Runco Lightstyle LS-5 Projector Review
LS-5 Out of the Box Picture Quality
Runco LS-5 images below, are from either Blu-ray, or HDTV These images are not overly accurate representations of the image the Runco LS-5 projects on the screen. There are slight color shifts, saturation differences, etc. Still, in this case, I’m very pleased with how the images came out. We made no effort to affect the LS-5 projector image in terms of color, although we did dial down contrast slightly, to better match what we saw on the screen, but that is all.
These images are provided to support the commentary. In reality, the projectors always look better than the images in our reviews, even the LS-5 projector, whose images came out better than most.
For all the measurements and settings, visit the calibration page.
The LS-5 was not quite as perfect out of the box as the more expensive Runcos. Actually Cinema was a little warm – a touch too much red. Native lamp was best, and very close. In Native lamp, the projector looked about as good as most other projectors – after we calibrate them. That is to say, the Native Lamp mode, starts out a lot better than any mode, in most projectors.
If a calibrator never touched this projector, most folks would still be extremely happy with the color, but… This is a Runco, and it’s almost certainly going to be delivered, setup, and calibrated before the dealer lets you sit down and enjoy.
The image is an all digital image from the DVE test disc.
Let’s look at Leeloo’s below (The Fifth Element) Your display will be different, no doubt. The images on this page are all post-calibration.
Sure skin tones look great, and that’s not all that hard on brighter scenes, but maintaining that natural skin look in darker scenes is often a real challenge.
Of all the movies I watched using this LS-5 after it was calibrated, the only ones where I wasn’t happy with the color, were those movies that never look right on anything. The movie Red is one of those, and I’ve scattered several shots thoughout this review. Most things in Red, tend to look almost right, but not quite. (OK, somehow Morgan Freeman tends to always look about right.) Bruce Willis, Mary-Louise Parker, and John Malkovich, though, always seem to be a touch off on skin tones.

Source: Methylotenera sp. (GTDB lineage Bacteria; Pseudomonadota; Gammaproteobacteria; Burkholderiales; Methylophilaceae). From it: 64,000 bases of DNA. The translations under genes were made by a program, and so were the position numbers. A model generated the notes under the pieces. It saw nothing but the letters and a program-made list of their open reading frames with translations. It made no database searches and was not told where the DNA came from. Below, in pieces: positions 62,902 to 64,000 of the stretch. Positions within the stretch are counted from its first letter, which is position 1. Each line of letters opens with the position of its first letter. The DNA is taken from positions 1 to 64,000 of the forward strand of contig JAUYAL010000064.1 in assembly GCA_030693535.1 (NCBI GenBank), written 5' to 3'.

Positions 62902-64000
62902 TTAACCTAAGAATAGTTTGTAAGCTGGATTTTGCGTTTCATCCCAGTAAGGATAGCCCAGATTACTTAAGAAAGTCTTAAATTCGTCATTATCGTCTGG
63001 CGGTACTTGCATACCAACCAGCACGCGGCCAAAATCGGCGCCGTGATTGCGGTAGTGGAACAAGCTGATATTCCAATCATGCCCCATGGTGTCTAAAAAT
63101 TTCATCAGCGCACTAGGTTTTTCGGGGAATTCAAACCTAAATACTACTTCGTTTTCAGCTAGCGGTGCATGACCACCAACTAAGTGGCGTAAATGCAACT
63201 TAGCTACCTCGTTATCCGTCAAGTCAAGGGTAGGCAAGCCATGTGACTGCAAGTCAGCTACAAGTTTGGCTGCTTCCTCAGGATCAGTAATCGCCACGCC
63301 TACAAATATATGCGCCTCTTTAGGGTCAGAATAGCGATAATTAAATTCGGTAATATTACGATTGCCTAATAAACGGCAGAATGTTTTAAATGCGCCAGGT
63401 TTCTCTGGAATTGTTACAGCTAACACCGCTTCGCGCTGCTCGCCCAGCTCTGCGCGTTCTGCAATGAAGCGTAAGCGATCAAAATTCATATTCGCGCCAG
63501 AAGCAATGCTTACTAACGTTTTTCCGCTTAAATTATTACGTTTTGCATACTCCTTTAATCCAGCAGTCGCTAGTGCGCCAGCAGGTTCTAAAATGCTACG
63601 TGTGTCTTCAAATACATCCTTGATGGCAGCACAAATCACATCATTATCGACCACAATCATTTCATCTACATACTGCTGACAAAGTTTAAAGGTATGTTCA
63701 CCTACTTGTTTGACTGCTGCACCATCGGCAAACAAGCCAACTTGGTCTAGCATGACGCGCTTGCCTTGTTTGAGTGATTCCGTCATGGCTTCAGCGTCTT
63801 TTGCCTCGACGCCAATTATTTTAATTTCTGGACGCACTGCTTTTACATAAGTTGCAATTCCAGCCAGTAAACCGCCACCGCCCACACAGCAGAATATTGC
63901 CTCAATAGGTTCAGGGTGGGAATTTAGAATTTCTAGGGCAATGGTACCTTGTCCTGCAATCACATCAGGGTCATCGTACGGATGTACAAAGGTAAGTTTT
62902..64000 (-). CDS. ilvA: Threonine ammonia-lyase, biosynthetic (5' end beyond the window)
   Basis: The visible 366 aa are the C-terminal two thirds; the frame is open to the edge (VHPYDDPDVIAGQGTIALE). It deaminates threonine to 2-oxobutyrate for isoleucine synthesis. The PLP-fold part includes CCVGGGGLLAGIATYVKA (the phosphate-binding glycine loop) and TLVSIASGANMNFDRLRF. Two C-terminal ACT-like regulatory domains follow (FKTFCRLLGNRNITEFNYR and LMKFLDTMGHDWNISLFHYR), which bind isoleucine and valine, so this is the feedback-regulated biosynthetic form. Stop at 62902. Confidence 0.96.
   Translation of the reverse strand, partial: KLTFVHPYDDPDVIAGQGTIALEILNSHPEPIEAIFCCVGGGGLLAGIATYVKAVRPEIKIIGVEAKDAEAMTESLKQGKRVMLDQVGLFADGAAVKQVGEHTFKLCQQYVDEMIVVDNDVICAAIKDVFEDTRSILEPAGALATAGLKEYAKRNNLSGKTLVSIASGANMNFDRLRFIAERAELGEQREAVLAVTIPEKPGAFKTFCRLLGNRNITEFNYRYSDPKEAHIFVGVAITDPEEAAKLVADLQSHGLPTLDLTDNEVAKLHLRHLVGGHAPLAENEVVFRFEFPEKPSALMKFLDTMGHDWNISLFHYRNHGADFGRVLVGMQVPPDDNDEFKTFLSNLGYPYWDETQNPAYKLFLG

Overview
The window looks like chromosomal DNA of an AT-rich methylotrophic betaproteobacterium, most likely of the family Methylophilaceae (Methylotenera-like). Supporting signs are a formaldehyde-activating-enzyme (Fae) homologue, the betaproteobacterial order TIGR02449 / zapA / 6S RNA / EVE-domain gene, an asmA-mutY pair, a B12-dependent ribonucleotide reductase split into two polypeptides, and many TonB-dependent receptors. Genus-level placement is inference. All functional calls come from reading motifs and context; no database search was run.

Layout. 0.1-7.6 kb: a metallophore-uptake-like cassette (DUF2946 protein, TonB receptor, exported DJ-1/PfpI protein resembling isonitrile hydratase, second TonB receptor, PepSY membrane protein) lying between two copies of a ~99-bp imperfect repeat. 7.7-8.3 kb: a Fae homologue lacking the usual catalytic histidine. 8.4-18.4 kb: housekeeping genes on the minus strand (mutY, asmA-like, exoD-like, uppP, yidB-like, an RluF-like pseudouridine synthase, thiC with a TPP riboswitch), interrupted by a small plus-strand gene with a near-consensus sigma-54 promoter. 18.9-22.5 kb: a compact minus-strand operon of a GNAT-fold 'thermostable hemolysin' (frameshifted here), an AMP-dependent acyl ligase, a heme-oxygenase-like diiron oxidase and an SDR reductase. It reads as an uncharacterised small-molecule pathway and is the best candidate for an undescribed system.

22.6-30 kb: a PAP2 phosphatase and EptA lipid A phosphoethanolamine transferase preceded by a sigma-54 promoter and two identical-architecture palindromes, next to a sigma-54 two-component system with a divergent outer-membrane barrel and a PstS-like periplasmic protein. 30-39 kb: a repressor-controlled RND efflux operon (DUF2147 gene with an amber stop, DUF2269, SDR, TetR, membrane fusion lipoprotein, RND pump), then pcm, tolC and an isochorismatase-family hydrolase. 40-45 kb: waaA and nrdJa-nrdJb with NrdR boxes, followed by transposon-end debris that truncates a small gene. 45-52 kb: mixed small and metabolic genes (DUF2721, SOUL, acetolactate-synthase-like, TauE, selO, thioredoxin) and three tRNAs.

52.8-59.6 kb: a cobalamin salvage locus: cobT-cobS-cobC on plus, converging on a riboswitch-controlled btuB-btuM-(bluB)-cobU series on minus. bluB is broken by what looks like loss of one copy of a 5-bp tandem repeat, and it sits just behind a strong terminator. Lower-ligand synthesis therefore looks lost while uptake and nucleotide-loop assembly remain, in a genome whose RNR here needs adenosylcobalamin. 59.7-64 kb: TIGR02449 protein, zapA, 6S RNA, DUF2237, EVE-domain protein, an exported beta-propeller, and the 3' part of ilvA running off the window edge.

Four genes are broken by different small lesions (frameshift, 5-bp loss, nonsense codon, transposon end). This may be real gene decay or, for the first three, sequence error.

That’s not the case with Lord of the Rings. Gandalf above, at night, with the threatening red glow of Mordor on his face, looks great, as does Arwen, below, in a shaded green forest (that caste is detectable in her image (slightly more towards green at the top of her head).
Next are three images of Daniel Craig, as Bond, in Casino Royale, under different lighting conditions, shot with the LS5 projector, using my recently aquired Canon 60D, dSLR. It does a better job than the old Olympus, making comparisons with images shot in older reviews more difficult.
Again, as noted, the new Canon camera seems to be adding a touch of reddish purple, to all the images. Just a touch. Still learning the new camera.
Skin Tones Change with Lighting
It’s not the Runco LS-5, or any other display. Light sources in the real world, and Hollywood vary dramatically, from natural to stage lighting, and everything from night to a fire in the hearth, to bright sunlight, will mean a different color temp and with it, skin tones will be affected dramatically. Correct skin tone appearance varies, depending on the lighting. Consider these four images, the first in direct sunlight, the second is an airport scene with fluorescent lighting, the third, a sunny day, but Bond is sitting in the shade – indirect lighting, and finally, a night scene!
Some additional excellent examples of skin tones.
Three from Quantum of Solace.
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